15. Australian Geographical Society.; Australian National Publicity Association.; Australian National Travel Association. (1934), Walkabout, Australian National Travel Association, retrieved 14 March 2019
  16. 'Palmerston Studio: Our pioneer silent film studio' Waverly Council
  17. "AUSTRALIAN-MADE FILMS". The Register. Adelaide: National Library of Australia. 25 September 1920. p. 10. Retrieved 25 July 2012.
  18. "WEST'S PICTURES". The Register. Adelaide: National Library of Australia. 28 September 1920. p. 6. Retrieved 25 July 2012.
  19. "NEWS OF THE FILM WORLD". Sydney Mail. XVI, (415). New South Wales, Australia. 10 March 1920. p. 10. Retrieved 28 July 2019 via National Library of Australia.CS1 maint: extra punctuation (link)
  20. Everyones, Everyones Ltd, 1920, retrieved 14 March 2019
  21. "Sundry Shows". The Bulletin. 20 May 1920. p. 36.
  22. "Poverty Point". The Bulletin. 15 April 1920. p. 44.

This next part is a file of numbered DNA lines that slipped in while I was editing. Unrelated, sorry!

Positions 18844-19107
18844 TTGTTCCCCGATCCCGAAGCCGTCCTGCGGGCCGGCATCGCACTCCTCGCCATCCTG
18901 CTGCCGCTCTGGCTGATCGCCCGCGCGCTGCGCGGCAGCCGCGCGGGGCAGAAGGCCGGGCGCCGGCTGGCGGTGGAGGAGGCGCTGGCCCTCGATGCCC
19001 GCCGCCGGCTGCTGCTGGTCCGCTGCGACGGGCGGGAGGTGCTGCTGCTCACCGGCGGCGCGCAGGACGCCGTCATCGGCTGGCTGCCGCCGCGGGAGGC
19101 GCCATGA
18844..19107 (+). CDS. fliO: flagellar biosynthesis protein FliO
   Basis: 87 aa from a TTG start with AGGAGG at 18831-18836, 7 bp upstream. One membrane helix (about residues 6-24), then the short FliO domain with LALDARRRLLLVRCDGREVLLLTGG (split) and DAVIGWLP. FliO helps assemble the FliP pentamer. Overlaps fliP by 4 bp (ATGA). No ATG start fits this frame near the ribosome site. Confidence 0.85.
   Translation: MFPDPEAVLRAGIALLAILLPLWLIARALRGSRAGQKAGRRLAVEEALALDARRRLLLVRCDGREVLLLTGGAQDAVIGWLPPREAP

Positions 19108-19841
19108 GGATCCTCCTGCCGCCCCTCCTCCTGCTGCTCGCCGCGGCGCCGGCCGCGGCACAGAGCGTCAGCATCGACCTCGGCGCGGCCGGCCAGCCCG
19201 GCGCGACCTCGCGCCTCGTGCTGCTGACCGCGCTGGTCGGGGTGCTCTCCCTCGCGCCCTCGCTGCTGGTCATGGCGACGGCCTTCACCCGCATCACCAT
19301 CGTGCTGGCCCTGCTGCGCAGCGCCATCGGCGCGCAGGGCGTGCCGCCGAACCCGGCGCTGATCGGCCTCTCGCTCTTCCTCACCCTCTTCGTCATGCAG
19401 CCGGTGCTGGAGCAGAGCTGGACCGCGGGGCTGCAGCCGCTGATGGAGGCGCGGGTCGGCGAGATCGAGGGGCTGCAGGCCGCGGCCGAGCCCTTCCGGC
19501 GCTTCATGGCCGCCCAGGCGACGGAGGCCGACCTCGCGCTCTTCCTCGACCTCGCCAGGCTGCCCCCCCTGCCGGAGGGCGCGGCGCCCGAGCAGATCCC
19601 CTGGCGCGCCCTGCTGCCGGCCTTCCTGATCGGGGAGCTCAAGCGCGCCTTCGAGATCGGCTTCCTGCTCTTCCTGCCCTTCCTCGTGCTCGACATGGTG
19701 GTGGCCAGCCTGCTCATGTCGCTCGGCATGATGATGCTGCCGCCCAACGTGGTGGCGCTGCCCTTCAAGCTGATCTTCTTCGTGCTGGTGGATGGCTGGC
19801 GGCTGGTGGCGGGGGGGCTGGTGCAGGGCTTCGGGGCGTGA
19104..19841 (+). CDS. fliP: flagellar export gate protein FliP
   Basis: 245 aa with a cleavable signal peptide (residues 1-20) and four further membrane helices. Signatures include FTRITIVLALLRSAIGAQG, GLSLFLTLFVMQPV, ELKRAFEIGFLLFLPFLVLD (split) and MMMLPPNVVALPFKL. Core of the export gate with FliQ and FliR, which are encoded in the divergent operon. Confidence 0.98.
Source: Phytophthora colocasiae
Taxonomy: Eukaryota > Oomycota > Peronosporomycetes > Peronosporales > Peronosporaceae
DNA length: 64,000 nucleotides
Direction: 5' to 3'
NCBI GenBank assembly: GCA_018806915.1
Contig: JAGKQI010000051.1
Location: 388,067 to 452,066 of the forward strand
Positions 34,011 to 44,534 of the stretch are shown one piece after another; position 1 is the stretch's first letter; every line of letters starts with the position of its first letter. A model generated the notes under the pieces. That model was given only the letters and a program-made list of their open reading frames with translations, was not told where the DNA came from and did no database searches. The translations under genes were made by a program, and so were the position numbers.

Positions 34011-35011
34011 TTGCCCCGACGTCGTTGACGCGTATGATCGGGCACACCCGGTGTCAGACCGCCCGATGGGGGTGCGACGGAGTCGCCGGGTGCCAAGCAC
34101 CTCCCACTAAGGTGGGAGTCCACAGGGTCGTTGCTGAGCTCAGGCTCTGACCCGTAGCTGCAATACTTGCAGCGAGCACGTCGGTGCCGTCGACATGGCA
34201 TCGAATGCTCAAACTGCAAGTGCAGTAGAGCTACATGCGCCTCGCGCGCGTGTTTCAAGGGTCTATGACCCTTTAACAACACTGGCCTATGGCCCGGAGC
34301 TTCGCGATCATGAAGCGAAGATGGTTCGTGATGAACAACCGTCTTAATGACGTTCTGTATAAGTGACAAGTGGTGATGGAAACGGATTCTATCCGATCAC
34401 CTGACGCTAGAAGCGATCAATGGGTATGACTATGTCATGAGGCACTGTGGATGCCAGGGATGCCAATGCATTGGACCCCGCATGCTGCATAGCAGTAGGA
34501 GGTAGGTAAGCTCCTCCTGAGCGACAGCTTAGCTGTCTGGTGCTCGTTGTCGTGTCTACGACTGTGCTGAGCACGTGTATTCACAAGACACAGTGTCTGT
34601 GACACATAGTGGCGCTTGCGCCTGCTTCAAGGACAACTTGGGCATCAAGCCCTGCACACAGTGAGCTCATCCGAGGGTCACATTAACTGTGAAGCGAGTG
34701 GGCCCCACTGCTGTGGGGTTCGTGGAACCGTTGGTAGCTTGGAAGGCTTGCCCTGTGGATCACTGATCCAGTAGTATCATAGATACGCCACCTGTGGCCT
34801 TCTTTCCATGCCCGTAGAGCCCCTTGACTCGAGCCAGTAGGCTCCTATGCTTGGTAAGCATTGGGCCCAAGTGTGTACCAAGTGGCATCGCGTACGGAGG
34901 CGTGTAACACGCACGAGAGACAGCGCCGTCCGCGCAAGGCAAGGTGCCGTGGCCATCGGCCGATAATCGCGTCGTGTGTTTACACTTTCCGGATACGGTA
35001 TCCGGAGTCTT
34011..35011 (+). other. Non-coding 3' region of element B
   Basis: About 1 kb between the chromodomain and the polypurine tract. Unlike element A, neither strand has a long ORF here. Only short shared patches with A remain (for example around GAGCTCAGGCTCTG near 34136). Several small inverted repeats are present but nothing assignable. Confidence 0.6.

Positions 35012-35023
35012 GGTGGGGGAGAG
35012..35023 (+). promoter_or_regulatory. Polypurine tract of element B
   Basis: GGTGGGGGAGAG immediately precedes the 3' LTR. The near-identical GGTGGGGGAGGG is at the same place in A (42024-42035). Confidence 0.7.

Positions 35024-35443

23. "Film Criticism". The Lone Hand. 1 July 1920. p. 34.
  24. ""THE SHADOW OF LIGHTNING RIDGE."". The Australian Worker. 29, (11). New South Wales, Australia. 11 March 1920. p. 20. Retrieved 14 March 2019 via National Library of Australia.CS1 maint: extra punctuation (link)
  25. The Lone hand, W. McLeod], 1907, retrieved 14 March 2019
  26. "AUSTRALIAN FILMS". The West Australian. Perth: National Library of Australia. 23 November 1927. p. 18. Retrieved 25 July 2012.
  27. Everyones, Everyones Ltd, 1920, retrieved 14 March 2019
  28. "CAMPERDOWN CHRONICLE PUBLISHED EVERY TUESDAY, THURSDAY. SATURDAY SATURDAY, MAY 15, 1920". Camperdown Chronicle. XLI, (4248). Victoria, Australia. 15 May 1920. p. 2. Retrieved 28 July 2019 via National Library of Australia.CS1 maint: extra punctuation (link)
  29. "STRAND THEATRE". Newcastle Morning Herald And Miners' Advocate (14, 216). New South Wales, Australia. 1 June 1920. p. 6. Retrieved 28 July 2019 via National Library of Australia.
  30. "AUSTRALIAN FILMS". The West Australian. XLIII, (7, 939). Western Australia. 23 November 1927. p. 18. Retrieved 14 March 2019 via National Library of Australia.CS1 maint: extra punctuation (link)
  31. "OXFORD THEATRE". Daily Advertiser. New South Wales, Australia. 23 May 1923. p. 2. Retrieved 28 July 2019 via National Library of Australia.
  32. "Footlights and Screen". The Herald (14, 295). Victoria, Australia. 7 January 1922. p. 16. Retrieved 14 March 2019 via National Library of Australia.